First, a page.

Darden Diaries 4: Examining the Anti-Exam!

You wake up from a night mare. Shake yourself out of it. Skip breakfast because you feel sick already. You try to pick the outfit you think is your luckiest. Carry the pen you think serves you well. Follow all superstition you have in your mind, like not forgetting to make a wish and praying to god, promising three coconuts in the temple given a favorable outcome. You barely say a word to anyone for the fear of forgetting all the ones you crammed up the night before. All the way to the destination you think about everything else you could have done. Some more effort you wish you had put in. You reach unfamiliarity. A massive intimidating hall room. Endless rows and columns of benches. You wonder how many others are going through this. You see a swarm of other YOUs. A big clock that tells you that it is time to fret. Blank walls all around you. Caving in ready to crush you. You walk along the alleys looking for your designated purgatory. And then you wait. Someone walks in with sheets of paper that will decide whether you have learnt anything at all this term. And you flip it open. Your mind goes blank. Palms start sweating. You wonder what is happening to you. Suddenly time seems to freeze despite the clock ticking away furiously…

If you still don’t know what I am talking about, you clearly never experienced the hell that is faced by millions of students all over the world during exam time! Thank your lucky stars and hope that you never feel this way.

Every exam I have given thus far in India has had some or the other elements of the above. And having had 16 years of formal education and having given endless competitive exams, I am no alien to feelings reflected above. Which is why I was a little confused when I heard during orientation that you can take exams ‘from home’ here at Darden. I thought it was a practical joke. How could you take exams form home?

I always assumed that an exam was not an exam unless you felt at least five of the above feelings simultaneously. I believed that a test was not valid unless someone was invigilating over your head every minute to ensure that no one was indulging in malpractices. I thought that an assessment was not an assessment until it was conducted at a certain time, in an intimidating hall room, and in an unfamiliar surrounding! Clearly all of these values, assumptions, beliefs and expectations were pleasantly shattered when I came to Darden!

You can take all your exams from anywhere and anytime! Yes anywhere! You could be half way across the world and still take them. You can take them from the comfort of your apartment (if the internet holds up), you can take them on a boat (as long as you have internet on it) or you could take it from Starbucks (as long as you keep ordering enough lattes and there is Wi-Fi).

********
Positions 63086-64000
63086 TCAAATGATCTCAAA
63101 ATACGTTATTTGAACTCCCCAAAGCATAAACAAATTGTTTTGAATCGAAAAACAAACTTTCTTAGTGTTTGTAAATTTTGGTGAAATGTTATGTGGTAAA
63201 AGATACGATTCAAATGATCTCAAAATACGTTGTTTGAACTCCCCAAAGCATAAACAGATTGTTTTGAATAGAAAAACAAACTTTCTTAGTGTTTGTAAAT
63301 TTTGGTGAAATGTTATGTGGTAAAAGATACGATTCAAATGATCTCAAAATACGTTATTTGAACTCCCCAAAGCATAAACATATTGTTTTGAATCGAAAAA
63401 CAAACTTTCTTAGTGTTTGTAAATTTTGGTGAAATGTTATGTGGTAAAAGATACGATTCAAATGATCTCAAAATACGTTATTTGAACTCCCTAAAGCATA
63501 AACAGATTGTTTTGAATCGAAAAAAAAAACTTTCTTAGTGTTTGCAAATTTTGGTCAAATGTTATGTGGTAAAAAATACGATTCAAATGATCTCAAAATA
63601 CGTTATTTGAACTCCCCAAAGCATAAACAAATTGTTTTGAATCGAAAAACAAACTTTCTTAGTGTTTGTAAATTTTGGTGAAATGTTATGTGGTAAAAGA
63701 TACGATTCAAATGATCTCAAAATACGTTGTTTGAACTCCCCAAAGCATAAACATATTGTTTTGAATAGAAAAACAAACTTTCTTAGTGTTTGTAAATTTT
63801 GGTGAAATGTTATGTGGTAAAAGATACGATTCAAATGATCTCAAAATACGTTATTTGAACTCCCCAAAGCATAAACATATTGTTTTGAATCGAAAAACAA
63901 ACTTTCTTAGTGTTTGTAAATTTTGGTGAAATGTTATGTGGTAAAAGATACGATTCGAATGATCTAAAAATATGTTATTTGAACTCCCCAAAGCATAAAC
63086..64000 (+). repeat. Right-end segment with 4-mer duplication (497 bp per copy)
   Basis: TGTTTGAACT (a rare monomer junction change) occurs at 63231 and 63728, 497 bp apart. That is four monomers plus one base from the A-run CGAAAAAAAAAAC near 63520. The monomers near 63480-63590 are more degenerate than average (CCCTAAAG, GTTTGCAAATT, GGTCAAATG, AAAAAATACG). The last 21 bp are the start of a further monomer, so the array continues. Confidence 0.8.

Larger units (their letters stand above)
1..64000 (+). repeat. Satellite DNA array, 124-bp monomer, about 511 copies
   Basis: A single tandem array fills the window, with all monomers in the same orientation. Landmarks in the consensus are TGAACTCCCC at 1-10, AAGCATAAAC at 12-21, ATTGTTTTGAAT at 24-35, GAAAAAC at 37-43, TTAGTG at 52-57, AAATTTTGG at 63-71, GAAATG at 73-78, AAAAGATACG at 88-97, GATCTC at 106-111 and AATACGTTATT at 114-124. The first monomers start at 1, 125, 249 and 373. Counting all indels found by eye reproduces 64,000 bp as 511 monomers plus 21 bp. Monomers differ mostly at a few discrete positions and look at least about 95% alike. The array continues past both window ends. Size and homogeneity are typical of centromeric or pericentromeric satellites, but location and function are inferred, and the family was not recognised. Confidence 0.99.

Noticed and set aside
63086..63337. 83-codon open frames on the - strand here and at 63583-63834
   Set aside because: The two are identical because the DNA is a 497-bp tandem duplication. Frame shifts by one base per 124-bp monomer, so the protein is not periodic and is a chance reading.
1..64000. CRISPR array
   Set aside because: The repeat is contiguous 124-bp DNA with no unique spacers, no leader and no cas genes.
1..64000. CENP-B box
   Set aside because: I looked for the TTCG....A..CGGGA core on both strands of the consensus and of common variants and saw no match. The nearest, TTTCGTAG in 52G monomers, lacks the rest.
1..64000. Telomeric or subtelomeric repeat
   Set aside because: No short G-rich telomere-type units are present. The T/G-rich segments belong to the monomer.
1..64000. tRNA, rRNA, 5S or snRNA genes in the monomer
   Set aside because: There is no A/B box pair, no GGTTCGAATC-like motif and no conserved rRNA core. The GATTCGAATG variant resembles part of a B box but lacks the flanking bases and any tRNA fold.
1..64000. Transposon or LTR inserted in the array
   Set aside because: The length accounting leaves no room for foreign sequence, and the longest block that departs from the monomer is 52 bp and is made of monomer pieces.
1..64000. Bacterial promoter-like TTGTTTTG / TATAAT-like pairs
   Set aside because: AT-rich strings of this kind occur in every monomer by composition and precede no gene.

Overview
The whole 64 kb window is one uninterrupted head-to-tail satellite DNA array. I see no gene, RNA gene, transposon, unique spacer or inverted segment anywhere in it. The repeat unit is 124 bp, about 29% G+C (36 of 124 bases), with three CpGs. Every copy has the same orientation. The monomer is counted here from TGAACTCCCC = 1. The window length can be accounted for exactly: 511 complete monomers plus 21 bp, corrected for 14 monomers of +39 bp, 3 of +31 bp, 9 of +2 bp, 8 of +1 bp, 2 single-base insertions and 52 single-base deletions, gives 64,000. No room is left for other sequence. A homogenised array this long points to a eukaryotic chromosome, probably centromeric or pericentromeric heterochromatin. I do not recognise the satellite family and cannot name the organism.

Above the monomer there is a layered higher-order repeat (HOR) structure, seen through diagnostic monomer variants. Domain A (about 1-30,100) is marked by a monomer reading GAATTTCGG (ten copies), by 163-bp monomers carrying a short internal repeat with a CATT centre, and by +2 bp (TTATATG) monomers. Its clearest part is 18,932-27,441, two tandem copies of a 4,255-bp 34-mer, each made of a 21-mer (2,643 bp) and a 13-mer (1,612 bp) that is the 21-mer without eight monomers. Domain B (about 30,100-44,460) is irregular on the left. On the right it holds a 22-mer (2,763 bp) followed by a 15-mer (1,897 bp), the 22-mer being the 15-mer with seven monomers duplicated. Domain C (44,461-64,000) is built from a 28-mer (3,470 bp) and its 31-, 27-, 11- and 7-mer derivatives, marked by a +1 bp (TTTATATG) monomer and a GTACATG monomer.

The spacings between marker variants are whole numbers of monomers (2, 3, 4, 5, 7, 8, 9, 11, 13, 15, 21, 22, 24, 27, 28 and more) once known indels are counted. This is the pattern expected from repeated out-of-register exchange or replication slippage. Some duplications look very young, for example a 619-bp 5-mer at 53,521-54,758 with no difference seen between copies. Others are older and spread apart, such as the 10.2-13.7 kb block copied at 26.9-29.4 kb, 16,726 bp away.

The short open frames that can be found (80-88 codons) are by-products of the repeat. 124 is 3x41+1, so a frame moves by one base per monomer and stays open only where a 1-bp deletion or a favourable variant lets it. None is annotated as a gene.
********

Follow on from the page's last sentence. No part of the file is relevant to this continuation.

So why do it this way? I thought a lot about this. First I thought that it was an ‘American thing’. But then I remembered a Britney Spears music video which showed exams being taken the traditional way. So it was not entirely an ‘American thing’. It was a University thing. Virginia University has an Honor code which is completely student run and trusts its students to take the exam pledging, “On my honor, I pledge that I have neither given nor received help on this assignment.” It is amazing how you are suddenly entrusted with immense trust and you know that it’s your duty to uphold it.

It reminds me of spider-man, “With great power comes great responsibility.” You suddenly realize how comforting it is to know that you can cuddle up at your own desk at home with a mug of hot chocolate and a sandwich to take your assessments. Find attached pics of where all I took my assessments from eating way too many chocolates.

Slowly the gloomy thoughts of endless benches and the caving in walls fade away. It’s a good feeling to be finally assessed on what you really know and not scrutinized from head to toe.

There is definitely one downside to this. It doesn’t let you fully revel in the feeling of finishing exams because there was no peripheral pressure to begin with. No wonder even after finishing all my term 1 papers, there is no feeling of “Yea! Its over!” The only feeling is that of “Okay, there is so much work that awaits me in Term 2!!!”

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